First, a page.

Budget System Building Guide Summer 2006

Others/Miscelleneous by rutar @ 2006-08-23

Looking to upgrade your PC? Now would be a good time, with fast hardware available at affordable prices we take an in-depth look at how you can speed up your machine without breaking the piggy bank.

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Memory and Video Card

Memory (RAM):

If you already have 2x512MB or 2x1024MB DDR from the old computer it can be used in the ASRock motherboards. If only a smaller amount of DDR memory is available and buying a whole new PC at once is not possible, it will work until an upgrade can be bought.

Madshrimps (c)
Value line DDR2 PC4200 modules from major brands offer excellent price/performance ratios

To upgrade or if there is no spare memory around the cheapest DDR2 533 RAM (also called PC4200) will work good for most. 2x1024MB (2x1 GB) is recommended because it will provide benefits under Windows XP and Windows Vista, you will also notice a difference in multi tasking and some games high end games (Battlefield 2, Oblivion, ?) . Because DDR2 memory is quite cheap at the moment, you will make a good investment by going with 2Gb of system ram.

Low Latency timings are not that important for performance and often slow timings yield very nice frequencies on inexpensive DDR2 533 ram with voltage increases. Therefore it is not required for Overclockers to go with expensive memory and any major brand PC4200 RAM will provide them excellent value unlike the expensive so called ?high performance? sticks that cost a fortune. If you do want to have a bit of overclocking headroom with your memory, then higher rated DDR2 modules (still budget line) from major brands will be excellent. Here?s an overview from prices of 2Gb memory kits at different speeds:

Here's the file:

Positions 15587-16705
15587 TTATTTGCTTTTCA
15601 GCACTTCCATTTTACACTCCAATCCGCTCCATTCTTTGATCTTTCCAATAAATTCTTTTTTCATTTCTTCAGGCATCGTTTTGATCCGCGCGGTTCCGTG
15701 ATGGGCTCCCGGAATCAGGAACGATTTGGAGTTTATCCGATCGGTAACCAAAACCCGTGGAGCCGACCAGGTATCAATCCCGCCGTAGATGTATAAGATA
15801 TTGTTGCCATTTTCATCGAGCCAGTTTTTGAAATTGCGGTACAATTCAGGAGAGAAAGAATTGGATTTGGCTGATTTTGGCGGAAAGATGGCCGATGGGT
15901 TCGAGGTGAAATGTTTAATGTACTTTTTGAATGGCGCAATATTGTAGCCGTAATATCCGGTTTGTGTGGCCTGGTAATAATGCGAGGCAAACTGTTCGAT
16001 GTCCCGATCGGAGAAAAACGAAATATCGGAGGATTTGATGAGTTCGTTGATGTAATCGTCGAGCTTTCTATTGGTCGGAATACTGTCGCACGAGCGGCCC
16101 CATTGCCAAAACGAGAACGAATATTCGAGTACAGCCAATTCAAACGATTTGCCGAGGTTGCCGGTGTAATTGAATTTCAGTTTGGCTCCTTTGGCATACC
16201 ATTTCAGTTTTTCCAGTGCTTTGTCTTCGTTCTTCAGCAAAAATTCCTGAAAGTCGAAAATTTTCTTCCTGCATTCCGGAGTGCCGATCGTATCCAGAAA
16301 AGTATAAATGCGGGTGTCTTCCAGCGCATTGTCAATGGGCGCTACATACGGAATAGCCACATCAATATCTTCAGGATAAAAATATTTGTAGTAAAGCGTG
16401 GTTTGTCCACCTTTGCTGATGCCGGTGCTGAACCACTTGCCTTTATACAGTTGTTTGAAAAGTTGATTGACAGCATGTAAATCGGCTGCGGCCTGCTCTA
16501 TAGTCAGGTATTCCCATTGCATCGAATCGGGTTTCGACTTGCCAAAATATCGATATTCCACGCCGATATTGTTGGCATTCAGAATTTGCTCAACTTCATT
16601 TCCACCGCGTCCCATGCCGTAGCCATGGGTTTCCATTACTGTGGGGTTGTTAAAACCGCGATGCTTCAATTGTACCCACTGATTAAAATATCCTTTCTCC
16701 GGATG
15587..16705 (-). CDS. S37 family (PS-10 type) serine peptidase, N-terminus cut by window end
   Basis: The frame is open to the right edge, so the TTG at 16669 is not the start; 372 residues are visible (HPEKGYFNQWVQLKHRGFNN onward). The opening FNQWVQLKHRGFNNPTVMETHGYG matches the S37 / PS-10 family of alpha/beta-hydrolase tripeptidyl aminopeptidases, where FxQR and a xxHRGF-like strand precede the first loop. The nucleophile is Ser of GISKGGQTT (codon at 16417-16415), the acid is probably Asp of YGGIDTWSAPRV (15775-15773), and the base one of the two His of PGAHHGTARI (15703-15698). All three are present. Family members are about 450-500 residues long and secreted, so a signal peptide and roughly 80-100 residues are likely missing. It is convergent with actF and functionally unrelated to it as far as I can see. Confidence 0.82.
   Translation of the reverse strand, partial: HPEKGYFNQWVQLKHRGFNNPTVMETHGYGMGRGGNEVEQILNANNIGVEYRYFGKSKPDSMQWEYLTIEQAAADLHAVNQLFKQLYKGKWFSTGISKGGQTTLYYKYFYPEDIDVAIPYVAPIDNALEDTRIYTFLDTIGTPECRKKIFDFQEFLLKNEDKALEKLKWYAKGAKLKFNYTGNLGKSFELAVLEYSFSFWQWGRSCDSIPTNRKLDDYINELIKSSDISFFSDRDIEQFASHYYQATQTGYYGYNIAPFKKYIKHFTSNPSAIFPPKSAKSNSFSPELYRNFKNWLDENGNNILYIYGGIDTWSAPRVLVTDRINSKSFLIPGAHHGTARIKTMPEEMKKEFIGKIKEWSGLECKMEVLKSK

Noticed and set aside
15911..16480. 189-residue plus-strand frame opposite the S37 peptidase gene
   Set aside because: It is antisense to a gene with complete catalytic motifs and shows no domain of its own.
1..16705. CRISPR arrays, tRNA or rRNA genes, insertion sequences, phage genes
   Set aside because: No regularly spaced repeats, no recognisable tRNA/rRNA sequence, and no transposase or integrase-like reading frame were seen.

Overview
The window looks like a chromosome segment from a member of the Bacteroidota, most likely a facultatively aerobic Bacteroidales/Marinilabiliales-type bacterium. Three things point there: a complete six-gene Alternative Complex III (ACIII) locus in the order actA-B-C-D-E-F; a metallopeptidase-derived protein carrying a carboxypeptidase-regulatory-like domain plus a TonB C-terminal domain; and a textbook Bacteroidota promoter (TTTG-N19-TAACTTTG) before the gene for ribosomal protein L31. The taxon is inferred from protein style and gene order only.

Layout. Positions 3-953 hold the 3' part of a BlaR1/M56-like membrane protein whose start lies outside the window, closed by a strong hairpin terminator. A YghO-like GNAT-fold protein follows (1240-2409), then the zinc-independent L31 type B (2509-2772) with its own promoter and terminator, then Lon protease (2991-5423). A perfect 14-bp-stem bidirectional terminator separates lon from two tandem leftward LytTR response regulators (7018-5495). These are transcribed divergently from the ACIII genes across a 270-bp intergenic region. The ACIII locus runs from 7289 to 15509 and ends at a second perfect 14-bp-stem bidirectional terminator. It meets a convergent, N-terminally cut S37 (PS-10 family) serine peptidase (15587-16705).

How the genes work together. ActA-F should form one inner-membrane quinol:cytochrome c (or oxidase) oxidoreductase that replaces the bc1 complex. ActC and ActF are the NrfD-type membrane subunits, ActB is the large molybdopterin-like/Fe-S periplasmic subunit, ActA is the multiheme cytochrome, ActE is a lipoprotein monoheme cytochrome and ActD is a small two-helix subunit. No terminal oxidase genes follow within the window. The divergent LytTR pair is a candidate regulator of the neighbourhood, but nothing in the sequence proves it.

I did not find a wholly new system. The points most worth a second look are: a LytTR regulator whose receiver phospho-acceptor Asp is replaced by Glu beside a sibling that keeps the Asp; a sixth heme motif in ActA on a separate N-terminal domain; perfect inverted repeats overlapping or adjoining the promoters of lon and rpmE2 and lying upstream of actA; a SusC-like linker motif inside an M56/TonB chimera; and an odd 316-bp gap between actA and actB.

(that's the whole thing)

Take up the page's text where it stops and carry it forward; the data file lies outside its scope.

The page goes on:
Graphics card (GPU):

Positive for the consumer is that the price/performance ratios even for high end cards are still good, so they are good value.

Budget and Silent Buyer who do not want to game are very well off with the integrated graphics card or sticking with their old one in one of the ASRock motherboards.

Madshrimps (c)
Best budget VGA card of the moment: NVIDIA 7600GT
For the Gamer a decent midrange gaming solution is the 7600GT and 7600GS, which are available with passive cooling (good for the Silent Buyer). Some X1800XTs in both 256 and 512MB versions get that low in price that they have even a better price/performance ratio despite costing more. For the Overclocker and Silent Buyer, aftermarket cooling is a must on those cards (like the Arctic-Cooling Accelero X2 or Zalman VF900) because the stock cooling is very noisy and does not perform too well.

Madshrimps (c)
New high end ATI Card: X1950XTX

For the high end segment, ATI X1900XT can be had for interesting prices and going one step up there is the ATI X1950XTX and the NVIDIA 7950GX2 which is basically 2 cards in one but motherboard compatibility has to be checked. For the Silent Buyer and Overclocker the lack of decent cooling options on the 7950GX2 might be the deciding factor to go with the X1900XT which can be had with decent stock cooling (like the HIS IceQ) or can be equipped with quiet aftermarket cooling like the X1800XT. The X1950XT already has a good default cooler. (Only with water cooling can the 7950GX2 be kept silent and cool, but it?s very costly).

The often praised NVIDIA 7900GT is a bit stuck in the middle, with ATI?s recent price cuts on the X1900 series the X1900XT has become a better value for money product, offering higher performance for a meagre price bump. The X1900GT is now ~$50 cheaper ($200) and trails the 7900GT only slightly in today?s games.

Because prices for this component vary a lot depending on country, shop and manufacturer it is advised to ask on your local hardware forum what would be best if you are unsure.
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